43. Revisiting safety Preventing unsafe state Accessing global, mutable state from

    within silos is undefined and meaningless. Additional static checking required to prevent undefined accesses. Proposal: objects put into silos must conform to the object capability model. Mark S. Miller. Robust Composition: Towards a Unified Approach to Access Control and Concurrency Control. PhD thesis, 2006 43
  44. Object capability model in Scala Empirical results LaCasa: Scala extension

    implementing the object capability model Empirical results show: many existing class definitions conform to the object capability model. Project #classes/traits #ocap (%) #dir. insec. (%) Scala stdlib 1,505 644 (43%) 212/861 (25%) Signal/Collect 236 159 (67%) 60/77 (78%) GeoTrellis -engine 190 40 (21%) 124/150 (83%) -raster 670 233 (35%) 325/437 (74%) -spark 326 101 (31%) 167/225 (74%) Total 2,927 1,177 (40%) 888/1,750 (51%) 44
  45. Limitations of Embedded DSLs DSL definition: Control flow (e.g., no

    first-class continuations) Static checking (e.g., no type system extensions) DSL implementation: Same runtime environment as host language DSLs realized as shallow embeddings limit: "The Next 700 Asynchronous Programming Models", ACM SPLASH-I 2013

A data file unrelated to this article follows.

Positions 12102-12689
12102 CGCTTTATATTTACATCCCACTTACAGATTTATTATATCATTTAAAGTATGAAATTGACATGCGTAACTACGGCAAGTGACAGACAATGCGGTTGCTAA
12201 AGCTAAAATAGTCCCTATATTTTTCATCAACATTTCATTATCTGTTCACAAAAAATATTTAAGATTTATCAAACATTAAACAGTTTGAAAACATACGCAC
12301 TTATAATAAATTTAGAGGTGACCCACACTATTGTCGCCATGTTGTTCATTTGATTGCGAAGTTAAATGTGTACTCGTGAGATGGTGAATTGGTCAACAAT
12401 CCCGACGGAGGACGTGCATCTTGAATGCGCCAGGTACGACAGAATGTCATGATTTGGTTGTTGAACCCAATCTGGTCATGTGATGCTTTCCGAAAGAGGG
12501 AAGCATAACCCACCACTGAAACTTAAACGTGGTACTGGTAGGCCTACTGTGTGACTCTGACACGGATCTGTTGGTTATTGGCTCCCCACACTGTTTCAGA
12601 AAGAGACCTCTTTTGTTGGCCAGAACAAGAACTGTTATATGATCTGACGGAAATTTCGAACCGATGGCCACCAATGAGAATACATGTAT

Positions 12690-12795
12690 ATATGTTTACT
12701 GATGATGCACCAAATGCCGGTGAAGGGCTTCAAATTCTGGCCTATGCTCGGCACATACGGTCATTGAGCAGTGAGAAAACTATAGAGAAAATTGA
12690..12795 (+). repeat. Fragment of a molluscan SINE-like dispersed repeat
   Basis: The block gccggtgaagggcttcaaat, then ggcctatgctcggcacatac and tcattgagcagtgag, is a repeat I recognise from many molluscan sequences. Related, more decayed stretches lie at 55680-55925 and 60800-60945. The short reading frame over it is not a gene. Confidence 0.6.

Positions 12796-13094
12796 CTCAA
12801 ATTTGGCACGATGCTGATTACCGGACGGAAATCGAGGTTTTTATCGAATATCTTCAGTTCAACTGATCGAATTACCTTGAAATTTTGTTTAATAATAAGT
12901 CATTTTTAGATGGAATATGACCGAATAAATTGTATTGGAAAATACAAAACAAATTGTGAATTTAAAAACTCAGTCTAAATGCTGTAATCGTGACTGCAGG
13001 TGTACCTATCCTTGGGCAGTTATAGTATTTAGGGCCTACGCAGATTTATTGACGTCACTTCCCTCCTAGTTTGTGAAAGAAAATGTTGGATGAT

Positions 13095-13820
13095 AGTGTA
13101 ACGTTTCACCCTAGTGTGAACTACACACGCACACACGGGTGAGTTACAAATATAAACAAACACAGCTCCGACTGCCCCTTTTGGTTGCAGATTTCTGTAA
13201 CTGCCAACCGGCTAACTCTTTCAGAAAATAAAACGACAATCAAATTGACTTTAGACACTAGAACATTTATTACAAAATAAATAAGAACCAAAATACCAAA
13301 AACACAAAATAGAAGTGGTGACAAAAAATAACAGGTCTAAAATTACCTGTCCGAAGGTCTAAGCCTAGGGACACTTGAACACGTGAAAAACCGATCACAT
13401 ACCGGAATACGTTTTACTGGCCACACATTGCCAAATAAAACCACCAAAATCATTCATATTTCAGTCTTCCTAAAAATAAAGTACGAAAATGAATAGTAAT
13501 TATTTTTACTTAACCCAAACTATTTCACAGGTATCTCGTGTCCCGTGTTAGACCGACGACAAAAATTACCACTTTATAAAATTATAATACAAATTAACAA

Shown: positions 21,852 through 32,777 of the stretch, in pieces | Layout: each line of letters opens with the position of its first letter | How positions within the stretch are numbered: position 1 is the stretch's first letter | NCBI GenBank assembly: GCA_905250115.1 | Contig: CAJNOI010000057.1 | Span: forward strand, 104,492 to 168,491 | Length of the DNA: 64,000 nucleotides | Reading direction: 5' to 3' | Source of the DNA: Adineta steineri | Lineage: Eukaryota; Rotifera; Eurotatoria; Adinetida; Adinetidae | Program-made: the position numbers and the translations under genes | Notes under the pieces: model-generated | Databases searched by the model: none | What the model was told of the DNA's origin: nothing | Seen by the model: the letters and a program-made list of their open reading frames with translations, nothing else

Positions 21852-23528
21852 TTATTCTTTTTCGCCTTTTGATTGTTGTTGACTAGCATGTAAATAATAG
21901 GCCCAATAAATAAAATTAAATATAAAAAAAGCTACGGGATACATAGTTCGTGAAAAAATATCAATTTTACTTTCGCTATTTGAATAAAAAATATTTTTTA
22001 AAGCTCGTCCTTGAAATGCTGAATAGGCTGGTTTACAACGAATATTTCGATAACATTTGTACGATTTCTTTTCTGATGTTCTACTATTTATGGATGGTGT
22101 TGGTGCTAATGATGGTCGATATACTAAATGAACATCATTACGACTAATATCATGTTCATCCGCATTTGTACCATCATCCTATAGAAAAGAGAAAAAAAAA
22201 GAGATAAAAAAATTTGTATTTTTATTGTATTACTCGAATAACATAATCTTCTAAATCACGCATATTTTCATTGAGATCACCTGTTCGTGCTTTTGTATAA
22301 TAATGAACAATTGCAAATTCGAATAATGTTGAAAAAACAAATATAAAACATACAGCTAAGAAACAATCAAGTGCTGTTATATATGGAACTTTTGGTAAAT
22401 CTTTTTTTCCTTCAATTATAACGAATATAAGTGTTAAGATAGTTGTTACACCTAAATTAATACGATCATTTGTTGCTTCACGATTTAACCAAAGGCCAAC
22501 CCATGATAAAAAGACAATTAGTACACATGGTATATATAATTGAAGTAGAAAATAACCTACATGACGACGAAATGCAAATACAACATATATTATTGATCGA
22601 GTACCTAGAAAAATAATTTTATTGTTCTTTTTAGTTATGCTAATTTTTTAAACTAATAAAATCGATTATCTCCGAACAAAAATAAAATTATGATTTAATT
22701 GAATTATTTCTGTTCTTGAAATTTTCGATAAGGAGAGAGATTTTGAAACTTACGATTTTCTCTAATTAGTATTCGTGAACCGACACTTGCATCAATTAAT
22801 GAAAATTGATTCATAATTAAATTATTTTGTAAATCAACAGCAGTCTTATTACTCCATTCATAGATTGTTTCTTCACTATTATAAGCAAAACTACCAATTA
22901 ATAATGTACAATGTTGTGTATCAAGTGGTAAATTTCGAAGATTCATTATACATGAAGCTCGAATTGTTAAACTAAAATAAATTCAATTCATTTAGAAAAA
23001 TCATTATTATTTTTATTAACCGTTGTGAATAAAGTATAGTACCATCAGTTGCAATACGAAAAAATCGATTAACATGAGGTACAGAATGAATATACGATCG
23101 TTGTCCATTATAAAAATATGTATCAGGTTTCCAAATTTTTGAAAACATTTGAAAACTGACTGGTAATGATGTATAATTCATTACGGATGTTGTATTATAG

https://www.infoq.com/presentations/rx-async 45
  46. Addressing DSL limitations Improving DSL embedding Experimentation with variety of

    DSLs helps identify limitations and discovery of constructs applicable to multiple DSLs. Shown language extensions: Spores: safe, serializable closures Possible approach: extend general-purpose programming languages to improve embedding of concurrency DSLs. Object-capability security 46
  47. Find out more! References Spores: safe, serializable closures Functional Lineages:

    Object capabilities and affine types in Scala: Haller, Miller, and Müller. A Programming Model and Foundation for Lineage-Based Distributed Computation. 2017. Draft: https://infoscience.epfl.ch/record/230304 Miller, Haller, and Odersky. Spores: a type-based foundation for closures in the age of concurrency and distribution. ECOOP 2014 Miller, Haller, Müller, and Boullier. Function passing: a model for typed, distributed functional programming. Onward! 2016 Haller and Loiko. LaCasa: lightweight affinity and object capabilities in Scala. OOPSLA 2016 47
  48. Conclusions Lessons learnt Programming languages help simplify concurrency and distribution.

    DSLs enable experimenting with new programming models and constructs. Language extensions increase expressiveness and safety of DSLs. Extensions should not be DSL-specific. We have seen this at work in an embedded DSL implementing Functional Lineages. 48